As of: 01/23/2022 3:06 p.m
A kind of religious war is raging in Spain: Consumer Minister Garzon criticizes meat consumption – and gets caught in the crossfire of criticism. The government actually agrees that the industry should become more sustainable.
Spain’s socialist Prime Minister Pedro Sanchez calls himself a feminist and, during a visit by Chancellor Olaf Scholz, has once again asserted that he wants to make Spain a more sustainable country. But that doesn’t mean he’s a vegetarian: “A medium-fried T-bone – unbeatable,” says the head of government.
Minister of Consumers with an image problem
Sanchez’s commitment to eating meat came shortly after his Consumer Minister, Alberto Garzon, from the small left-wing coalition partner Unidas Podemos, found that the Spaniards eat considerably more meat than recommended by the WHO: “The recommendation is 200 to 400 grams – in Spain you eat a kilo Meat per capita and week.” This is unhealthy and bad for the climate because of the greenhouse gases from factory farming, says Garzon.
The consumer minister survived a shit storm from the summer, but was not converted. Now the trade journal “Carnica” – loosely translated “fleshy” – has brought an interview with the minister to this headline:
“Garzon says in the Guardian Spain exports poor-quality meat from abused animals.”
A massive shortening of the interview – because Garzon argues against mega farms with thousands to tens of thousands of animals, but at the same time praises traditional grazing.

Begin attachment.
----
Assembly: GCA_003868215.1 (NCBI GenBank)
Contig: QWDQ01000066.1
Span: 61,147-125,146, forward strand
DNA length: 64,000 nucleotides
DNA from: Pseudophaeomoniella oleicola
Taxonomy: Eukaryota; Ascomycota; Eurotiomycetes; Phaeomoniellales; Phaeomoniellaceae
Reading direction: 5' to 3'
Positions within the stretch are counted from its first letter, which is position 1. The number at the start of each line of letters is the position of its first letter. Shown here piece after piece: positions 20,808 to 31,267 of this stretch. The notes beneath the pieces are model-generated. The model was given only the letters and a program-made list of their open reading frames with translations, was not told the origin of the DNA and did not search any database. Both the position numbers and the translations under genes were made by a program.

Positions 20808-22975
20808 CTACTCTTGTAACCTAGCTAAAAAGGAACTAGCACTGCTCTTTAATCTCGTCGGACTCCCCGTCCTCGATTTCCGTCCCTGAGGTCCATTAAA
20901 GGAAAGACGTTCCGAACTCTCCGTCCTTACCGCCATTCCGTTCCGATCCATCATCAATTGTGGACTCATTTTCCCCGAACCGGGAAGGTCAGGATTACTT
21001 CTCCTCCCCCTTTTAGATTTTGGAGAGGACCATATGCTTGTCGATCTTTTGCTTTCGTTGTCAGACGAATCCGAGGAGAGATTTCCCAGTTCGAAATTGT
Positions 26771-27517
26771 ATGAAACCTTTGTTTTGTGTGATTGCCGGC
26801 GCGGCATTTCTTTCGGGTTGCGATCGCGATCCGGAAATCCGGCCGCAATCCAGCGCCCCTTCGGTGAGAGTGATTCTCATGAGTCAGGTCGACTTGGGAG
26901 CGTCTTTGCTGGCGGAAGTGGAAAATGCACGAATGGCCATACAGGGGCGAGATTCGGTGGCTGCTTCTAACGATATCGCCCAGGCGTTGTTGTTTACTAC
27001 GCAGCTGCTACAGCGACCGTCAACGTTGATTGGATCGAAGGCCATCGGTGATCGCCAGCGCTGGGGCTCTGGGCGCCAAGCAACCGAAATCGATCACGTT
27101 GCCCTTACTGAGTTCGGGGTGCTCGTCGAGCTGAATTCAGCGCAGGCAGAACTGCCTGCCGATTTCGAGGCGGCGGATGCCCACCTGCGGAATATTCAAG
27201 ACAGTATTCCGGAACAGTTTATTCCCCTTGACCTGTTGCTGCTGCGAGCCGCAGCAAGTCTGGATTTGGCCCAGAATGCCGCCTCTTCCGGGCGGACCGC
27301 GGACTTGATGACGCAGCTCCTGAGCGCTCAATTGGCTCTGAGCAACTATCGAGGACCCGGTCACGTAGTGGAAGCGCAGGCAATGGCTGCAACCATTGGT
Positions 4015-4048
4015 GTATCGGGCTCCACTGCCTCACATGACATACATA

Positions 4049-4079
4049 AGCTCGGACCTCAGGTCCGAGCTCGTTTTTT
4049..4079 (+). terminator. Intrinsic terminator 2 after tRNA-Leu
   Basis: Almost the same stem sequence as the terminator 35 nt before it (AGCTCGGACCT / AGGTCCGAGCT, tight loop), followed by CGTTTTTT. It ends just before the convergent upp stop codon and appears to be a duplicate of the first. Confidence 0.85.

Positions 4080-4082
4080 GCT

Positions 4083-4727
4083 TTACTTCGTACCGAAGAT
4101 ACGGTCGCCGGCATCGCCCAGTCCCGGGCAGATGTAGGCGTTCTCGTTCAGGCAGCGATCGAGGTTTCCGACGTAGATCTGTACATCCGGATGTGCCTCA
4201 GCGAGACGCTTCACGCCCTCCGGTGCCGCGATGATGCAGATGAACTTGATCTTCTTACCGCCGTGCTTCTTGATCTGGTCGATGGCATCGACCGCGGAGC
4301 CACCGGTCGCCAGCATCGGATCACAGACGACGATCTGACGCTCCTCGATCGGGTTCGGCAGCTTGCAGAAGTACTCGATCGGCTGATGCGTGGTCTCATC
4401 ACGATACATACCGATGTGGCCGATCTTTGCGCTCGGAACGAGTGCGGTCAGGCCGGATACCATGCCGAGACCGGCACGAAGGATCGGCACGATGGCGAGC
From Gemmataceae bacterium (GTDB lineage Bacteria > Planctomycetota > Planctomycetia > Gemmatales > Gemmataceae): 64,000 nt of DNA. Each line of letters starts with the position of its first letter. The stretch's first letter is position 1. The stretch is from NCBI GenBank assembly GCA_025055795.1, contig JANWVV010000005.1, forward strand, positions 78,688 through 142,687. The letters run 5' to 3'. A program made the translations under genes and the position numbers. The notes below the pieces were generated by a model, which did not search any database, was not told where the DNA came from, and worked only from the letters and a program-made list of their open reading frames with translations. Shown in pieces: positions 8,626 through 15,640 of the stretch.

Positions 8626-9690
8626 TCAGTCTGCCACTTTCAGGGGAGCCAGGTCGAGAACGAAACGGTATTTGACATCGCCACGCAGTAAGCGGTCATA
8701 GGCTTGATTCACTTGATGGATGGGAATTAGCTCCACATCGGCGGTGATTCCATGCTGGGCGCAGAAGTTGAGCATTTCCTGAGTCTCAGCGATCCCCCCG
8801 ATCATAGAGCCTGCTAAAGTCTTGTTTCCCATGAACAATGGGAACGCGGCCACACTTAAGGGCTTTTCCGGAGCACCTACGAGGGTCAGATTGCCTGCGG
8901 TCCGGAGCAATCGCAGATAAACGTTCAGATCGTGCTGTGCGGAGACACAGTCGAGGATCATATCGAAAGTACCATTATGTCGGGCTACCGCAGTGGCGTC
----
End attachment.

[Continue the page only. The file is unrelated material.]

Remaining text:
Catching votes in rural areas
For the opposition, it is still a godsend. Because regional elections are coming up in Castile-Leon, one smells voters in rural areas. “Resign,” the conservative People’s Party is calling, and its party leader, Pablo Casado, defends industrial mega-companies: “There are strict regulations for mega-companies, no animal cruelty, and the meat isn’t poisonous either,” he says.
The conservative’s election campaign photo date – of all things on an extensive pasture – is of course easy to see through. But the socialist regional president of another rural region, Castilla-La Mancha, also knows what the issues of meat consumption, factory farming, animal welfare and climate problems are really about: thousands upon thousands of jobs and votes depend on the agricultural industry in Spain.
“Only his private opinion”
Not only will they be needed in the regional elections next month – the centre-left coalition will also urgently need them in the parliamentary elections two years from now. From the Socialists’ point of view, however, it would be nicer if the junior partner Unidas Podemos remained a small junior partner at best. So the socialist government spokeswoman Isabel Ródriguez made it clear that the left-wing consumer minister was only giving his private opinion. The cabinet decides on draft legislation, the spokeswoman added.
What she didn’t say: Climate protection – and thus sustainable development in agriculture – has long been part of the coalition agreement. The government as a whole is obliged to do this, reminds Deputy Prime Minister Yolanda Diaz, party friend of the consumer minister, and warns: “So let’s cultivate our coalition, also in the choice of words.”
New labeling requirements for food?
Only one to three percent of Spanish fattening farms are large industrial companies, the farmers’ association calculates. Greenpeace counters that more than 90 percent of the pork produced comes from factory farming. Some interest groups of smaller farms are now proposing a mandatory label with the origin – regardless of whether it is Serrano or Chuletón.
pig or not pig? Sacrilege in Serrano Land
Reinhard Spiegelhauer, ARD Madrid, 19.1.2022 · 10:16